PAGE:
Gestational weight gain and term intrauterine growth restriction: a hospital based prospective cohort study

Date of Award


Document Type


Degree Name

Master of Science in Epidemiology & Biostatistics (MSc Epidemiology & Biostats)


Community Health Sciences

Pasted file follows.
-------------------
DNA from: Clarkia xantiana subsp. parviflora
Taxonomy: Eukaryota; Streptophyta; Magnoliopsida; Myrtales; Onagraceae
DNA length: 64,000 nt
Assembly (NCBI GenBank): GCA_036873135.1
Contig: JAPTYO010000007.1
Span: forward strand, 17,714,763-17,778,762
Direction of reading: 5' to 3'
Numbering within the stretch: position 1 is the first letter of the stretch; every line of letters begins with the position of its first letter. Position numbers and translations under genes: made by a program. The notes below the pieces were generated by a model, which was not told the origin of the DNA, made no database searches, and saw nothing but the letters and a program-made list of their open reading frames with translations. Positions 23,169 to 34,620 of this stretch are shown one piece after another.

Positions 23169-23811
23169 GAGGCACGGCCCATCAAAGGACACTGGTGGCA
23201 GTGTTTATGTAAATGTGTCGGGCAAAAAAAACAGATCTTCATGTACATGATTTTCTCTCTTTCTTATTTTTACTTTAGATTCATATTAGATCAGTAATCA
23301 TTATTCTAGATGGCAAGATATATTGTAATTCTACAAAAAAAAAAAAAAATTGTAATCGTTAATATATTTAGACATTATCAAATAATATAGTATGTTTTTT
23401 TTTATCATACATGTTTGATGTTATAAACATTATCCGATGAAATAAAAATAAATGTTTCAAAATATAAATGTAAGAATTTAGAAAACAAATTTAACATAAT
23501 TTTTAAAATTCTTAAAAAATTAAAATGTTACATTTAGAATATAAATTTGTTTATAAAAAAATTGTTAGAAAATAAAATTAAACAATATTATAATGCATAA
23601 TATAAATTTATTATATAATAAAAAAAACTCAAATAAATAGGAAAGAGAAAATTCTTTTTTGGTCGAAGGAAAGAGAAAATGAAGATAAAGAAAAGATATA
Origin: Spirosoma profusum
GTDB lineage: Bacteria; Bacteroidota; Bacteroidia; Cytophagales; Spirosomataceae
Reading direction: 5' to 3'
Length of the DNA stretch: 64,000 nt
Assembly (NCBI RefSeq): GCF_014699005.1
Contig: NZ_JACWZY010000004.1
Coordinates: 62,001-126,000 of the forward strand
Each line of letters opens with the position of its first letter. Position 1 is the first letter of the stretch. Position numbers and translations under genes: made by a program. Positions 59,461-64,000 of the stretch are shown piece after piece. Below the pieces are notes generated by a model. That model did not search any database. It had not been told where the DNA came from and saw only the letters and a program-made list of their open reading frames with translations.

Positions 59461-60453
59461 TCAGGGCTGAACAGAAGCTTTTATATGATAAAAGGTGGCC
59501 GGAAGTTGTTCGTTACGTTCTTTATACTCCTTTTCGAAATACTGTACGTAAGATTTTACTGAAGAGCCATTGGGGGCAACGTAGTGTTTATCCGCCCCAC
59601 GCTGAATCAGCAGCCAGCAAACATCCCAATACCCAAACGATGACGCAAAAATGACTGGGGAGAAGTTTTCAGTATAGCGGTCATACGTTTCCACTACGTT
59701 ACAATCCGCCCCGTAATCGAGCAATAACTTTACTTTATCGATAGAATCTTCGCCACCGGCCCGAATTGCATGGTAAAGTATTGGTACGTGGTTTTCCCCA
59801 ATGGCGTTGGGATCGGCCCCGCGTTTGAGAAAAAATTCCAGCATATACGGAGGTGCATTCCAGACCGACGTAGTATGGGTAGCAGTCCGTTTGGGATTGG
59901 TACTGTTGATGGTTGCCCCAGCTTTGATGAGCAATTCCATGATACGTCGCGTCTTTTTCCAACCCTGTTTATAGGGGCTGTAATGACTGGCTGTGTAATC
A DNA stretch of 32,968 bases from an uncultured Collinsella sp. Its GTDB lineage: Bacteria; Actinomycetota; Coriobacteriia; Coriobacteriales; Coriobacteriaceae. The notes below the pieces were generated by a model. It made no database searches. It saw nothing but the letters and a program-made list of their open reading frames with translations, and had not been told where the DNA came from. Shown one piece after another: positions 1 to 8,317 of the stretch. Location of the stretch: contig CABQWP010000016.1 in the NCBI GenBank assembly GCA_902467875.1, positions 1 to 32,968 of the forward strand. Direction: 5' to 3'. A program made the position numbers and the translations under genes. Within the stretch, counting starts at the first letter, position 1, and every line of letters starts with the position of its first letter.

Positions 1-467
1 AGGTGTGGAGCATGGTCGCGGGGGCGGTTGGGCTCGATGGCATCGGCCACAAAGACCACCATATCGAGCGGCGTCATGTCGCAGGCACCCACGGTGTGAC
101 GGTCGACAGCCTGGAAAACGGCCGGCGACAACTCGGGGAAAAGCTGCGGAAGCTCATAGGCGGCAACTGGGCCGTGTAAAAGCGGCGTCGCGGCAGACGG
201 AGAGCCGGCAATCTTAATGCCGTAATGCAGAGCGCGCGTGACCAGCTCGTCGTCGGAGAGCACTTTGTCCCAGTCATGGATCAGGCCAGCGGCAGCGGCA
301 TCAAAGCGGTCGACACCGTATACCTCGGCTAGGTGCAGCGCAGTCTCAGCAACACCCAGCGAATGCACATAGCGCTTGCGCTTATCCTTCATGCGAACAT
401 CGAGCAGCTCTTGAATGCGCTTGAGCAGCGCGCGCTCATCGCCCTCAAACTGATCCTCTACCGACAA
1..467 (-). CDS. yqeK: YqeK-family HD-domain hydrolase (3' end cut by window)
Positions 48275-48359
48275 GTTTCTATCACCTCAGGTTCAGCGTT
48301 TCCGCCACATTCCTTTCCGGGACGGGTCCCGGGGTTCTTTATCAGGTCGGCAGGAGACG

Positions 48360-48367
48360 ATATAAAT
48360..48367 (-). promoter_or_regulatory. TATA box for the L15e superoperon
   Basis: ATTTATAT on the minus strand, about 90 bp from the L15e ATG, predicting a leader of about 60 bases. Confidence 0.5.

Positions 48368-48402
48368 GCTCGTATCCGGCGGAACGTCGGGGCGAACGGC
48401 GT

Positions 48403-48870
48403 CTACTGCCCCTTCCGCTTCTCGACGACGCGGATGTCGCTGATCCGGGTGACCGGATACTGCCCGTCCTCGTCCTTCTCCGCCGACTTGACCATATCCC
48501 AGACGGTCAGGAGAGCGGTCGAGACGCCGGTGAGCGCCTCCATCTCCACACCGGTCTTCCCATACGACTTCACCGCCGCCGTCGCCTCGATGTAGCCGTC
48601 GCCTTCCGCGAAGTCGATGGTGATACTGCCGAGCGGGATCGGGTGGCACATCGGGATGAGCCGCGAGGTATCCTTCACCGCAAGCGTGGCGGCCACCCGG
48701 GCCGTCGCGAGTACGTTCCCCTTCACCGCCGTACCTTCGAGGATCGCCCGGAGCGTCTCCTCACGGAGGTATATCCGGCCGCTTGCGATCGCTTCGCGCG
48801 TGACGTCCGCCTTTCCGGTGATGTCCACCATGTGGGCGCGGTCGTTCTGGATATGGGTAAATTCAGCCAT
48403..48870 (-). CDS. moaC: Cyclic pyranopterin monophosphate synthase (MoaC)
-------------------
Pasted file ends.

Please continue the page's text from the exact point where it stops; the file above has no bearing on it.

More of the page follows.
Introduction: IUGR is a public health problem faced in developing countries where the burden is very high and associated with many short and long term consequences of neonatal morbidity and mortality .Maternal nutritional factors especially GWG has been thought to play a key role in IUGR in our setting but the exact contribution of nutritional factors to IUGR is not known. Objectives: To assess if low maternal gestational weight gain is a risk factor for an IUGR baby and to assess the relative proportion of term IUGR that is attributable to maternal malnutrition. Methodology: The study is a multi-center hospital based prospective cohort that was carried out in 3 hospitals of Karachi. In the current project, exposure variable that is total gestational weight gain is measured at two points to find the weight change.The outcome was term IUGR neonates who are diagnosed at the time of birth as falling below the 10th centile of weight for gestational ageon the Fenton chart and outcome are normal weight full term babies. The enrollment, data collection and follow up to delivery was done in 2 months. Patients were recruited at 37 weeks or more and followed to delivery. The sampling strategy employed was purposive sampling. Data collection tools employed were an in-depth questionnaire and anthropometrics of the mother and neonate.Descriptives were computed by T test and Chi square. A uni-variate analysis was done using Cox regression model and crude and weight gain-adjusted HR were reported. Then a Multivariable model was run using Cox regression to find the risk factors of IUGR.Lastly Levine's formula was used to calculate the Population Attributable Risks of IUGR in our setting. Results:Overall 358 mother-newborn dyads were obtained. The overall incidence of IUGR using predefined criteria of gestational age adjusted birth weight by the Fenton chart was 25.4 %.Effect modification is present between pre-pregnant BMI and gestational weight gain, at a lower BMI less weight gain has more risk of an UGR baby whereas at a higher BMI less weight gain is actually protective of IUGR.At BMI level <18.5,the risk of having IUGR is 1.43(0.24-7.66) times for those who had gestational weight gain of less than 7kg as compared to those who had gestational weight gain of more than 7kg throughout the study period ,controlling for all other variables whereas at BMI level >30,the risk of having IUGR is 0.81 times(0.14-4.16).71% of risk factors attributing to IUGR were explained by the study out of which 43% were maternal nutritional factors(pre pregnancy BMI, Gestational weight gain and Iron deficiency.) Conclusion: The evidence from this study reinforces the relationship of inadequate GWG and more importantly low pre-pregnancy nutritional status and IUGR. In a developing country nutritional factors contribute to around one half of IUGR burden. There are still a quarter of proportion of unknown factors that need to be paid attention to eliminate the burden of IUGR from a developing country.

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